Sunday, October 1, 2023 Oct 1, 2023
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How it started, how it ended, how it changed me-one woman’s story.

Crawling out of the trench of a long and disastrous love affair is a painful process. You return to what you hope will be a happier landscape, one that you think you will recognize from the life you lived before your descent. But nothing is quite the same. And you’re not the same either. Now you have to figure out why it happened. Maybe you begin by explaining how.

IT WAS SUMMER, A YEAR AGO, AND IT WAS TOO HOT TO move, at least outside the air-conditioned office. Too hot M to think about crossing the melting asphalt, climbing into an airless oven or’ a car and driving to a crowded restaurant to buy an overpriced sandwich.

So we ate most of our lunches in the lunchroom, and we all got to know each other.

My favorite lunch partner was Luke. He was only 26, right out of the womb of graduate school, and he amused me. Luke liked to have fun, and he reminded me of what life was like before children, before mortgage payments, before nanny taxes, minivans and 10 o’clock bedtimes where I’d stare at the ceiling and worry. I worried a lot that summer-about whether it was time now, in these last few years before I hit 40, to have the third child I thought I might want. About why I though I might want another child when I was finally getting somewhere, though maybe just closer to the glass ceiling, in the big advertising agency where I slaved every day, all day to make the money that seemed to go straight to my nanny. About how my busy investment banker husband and I barely seemed to have time for the two children we already had, much less time for each other.

I had a nice four-bedroom house in Preston Hollow, a closet stuffed with cute clothes, a gold card and a Tolling. Life was easy, but it was not fun anymore.

Luke reminded me of the delicious irresponsibility of life before I had a husband. Luke was, in fact, the great “anti-husband.*’ His career path was uncertain, and not yet encumbered by the duties of pending promotions and partnerships. His biggest problem seemed to be the laundry that spread like algae across his bedroom floor. And he talked a lot about sex. Fun sex. In the beginning, the day-to-day business of his life seemed to have nothing in common with the mind-bending trivialities of mine. He didn’t have to track down baby sitters or wonder if a workaholic spouse would make it home for dinner.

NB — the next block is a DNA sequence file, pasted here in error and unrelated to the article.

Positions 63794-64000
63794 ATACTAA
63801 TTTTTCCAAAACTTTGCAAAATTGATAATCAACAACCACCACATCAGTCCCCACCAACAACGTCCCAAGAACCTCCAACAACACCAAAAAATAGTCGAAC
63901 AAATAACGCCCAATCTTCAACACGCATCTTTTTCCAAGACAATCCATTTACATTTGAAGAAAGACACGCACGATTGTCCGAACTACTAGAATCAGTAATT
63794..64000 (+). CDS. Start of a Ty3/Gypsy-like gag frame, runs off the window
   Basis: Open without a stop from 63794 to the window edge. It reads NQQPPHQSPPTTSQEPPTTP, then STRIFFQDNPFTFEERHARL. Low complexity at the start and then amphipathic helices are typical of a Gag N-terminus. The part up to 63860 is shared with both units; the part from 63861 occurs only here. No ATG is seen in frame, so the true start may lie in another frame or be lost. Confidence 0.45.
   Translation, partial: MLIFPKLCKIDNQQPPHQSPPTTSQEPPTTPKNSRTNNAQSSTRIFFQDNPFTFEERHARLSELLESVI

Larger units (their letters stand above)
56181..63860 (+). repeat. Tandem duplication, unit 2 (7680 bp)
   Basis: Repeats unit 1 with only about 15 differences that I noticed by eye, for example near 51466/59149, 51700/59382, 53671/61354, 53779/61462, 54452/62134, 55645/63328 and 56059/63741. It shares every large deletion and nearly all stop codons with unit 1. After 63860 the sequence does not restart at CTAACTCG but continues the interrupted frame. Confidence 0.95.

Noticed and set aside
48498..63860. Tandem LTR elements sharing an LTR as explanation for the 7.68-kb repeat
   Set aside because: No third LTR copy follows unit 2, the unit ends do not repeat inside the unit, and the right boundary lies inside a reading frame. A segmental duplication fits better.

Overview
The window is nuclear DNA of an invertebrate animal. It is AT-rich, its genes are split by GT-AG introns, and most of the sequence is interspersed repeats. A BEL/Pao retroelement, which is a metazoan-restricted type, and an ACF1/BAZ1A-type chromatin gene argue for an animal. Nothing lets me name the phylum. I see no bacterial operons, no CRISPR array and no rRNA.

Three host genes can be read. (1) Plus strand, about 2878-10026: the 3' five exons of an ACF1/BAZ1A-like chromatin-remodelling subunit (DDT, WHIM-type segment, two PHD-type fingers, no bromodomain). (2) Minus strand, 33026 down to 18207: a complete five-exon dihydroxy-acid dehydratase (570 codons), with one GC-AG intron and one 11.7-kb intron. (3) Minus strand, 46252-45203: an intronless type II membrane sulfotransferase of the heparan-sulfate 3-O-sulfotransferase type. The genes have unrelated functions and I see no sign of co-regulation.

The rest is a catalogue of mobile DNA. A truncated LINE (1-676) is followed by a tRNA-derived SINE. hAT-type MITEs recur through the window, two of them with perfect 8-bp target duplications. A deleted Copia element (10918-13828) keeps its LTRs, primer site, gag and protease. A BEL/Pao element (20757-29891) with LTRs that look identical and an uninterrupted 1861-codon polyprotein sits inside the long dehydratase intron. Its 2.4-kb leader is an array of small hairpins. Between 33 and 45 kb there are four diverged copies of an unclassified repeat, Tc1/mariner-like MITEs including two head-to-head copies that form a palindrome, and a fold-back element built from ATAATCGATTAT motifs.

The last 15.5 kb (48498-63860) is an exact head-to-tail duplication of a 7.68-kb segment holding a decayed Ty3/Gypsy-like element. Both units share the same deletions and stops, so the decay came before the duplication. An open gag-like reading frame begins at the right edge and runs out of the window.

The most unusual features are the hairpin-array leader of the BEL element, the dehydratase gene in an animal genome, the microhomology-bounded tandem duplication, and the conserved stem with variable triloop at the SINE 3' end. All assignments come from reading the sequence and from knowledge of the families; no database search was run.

But as we got to know each other, I learned that Luke and I actually had a lot in common. We came from similar backgrounds and had attended well-known, expensive colleges where we had pored over the poetry of William Carlos Williams, learned to tap a keg at parties and developed a certain amount of cynical distrust for the real world. We both loved to talk and loved to laugh. We felt enormously comfortable together from the start. Pretty soon, I was calling my husband and he was calling his girlfriend, and we were telling them about the project that just had to be done and wouldn’t get finished unless we worked on it late-late-late, and then we were staying up together at the office in the quiet and intimate time when the rest of the world was sleeping. and we were curling up on a couch, intended for important clients, talking about a million senseless and oh-so-important things. Like how we loved photography and architecture but hated sushi. Like how maybe people should have to carry IQ cards instead of ID cards. How we felt about our parents, politics and O.J. And why office politics sucked.

Sometimes in our talks Luke would catch my eye and look just a lit-de too long. His brown eyes were soft and deep, and his gaze made me wonder if I had put on too much make-up or not enough, if he liked my new jeans, if he noticed me looking back.

One afternoon, when we left work on time, we were slogging our respective ways through maddening rush-hour traffic. I was worrying about what awaited me at home: hungry kids, tired nanny, messy house. I looked up and saw Luke in the next lane. He smiled and blew me a kiss. It seemed a bold move, and it made me wonder. Was this more than a friendship? Did he want a kiss? Did I?

I’M NOT THE KIND OF PERSON WHO MAKES A LOT OF MISTAKES. I WAS valedictorian of my high school class, captain of the cheerleading squad and homecoming queen. In college, I played intramural field hockey, tutored underprivileged kids every Wednesday and wrote a thesis my advisor loved. I married a smart man with a steady career who I knew loved me as much as any human could, and then I built a strong career myself, while taking time to be homeroom mom for both of my kids, teach Sunday School every week and throw a big party each summer for the handful of Dallas students who in the fall would make their ways to my alma mater as freshmen.

Kissing Luke, I knew, would be a mistake. But pretty soon it was all I could think about. And one day I did kiss him, in the elevator, when I’m not sure he was expecting it. Still, it was a great kiss. His lips were soft but firm and opened just enough so that our tongues lightly touched. It was the awkward and elating kiss of eager adolescents who had grown up and learned how to do it right. As the elevator slowed, we moved apart and I laughed and said I was glad that was over. Now the tension between us could subside.

But it wasn’t over, of course, it was just the beginning. A week later, standing on the melting asphalt of our buildings parking lot, I stood less than one foot from him. My lip began to quiver because I wanted so much to kiss him again. Suddenly I realized I was talking, though I hardly recognized my voice. I told Luke that I wanted him, that I wanted “to make all his fantasies come true.”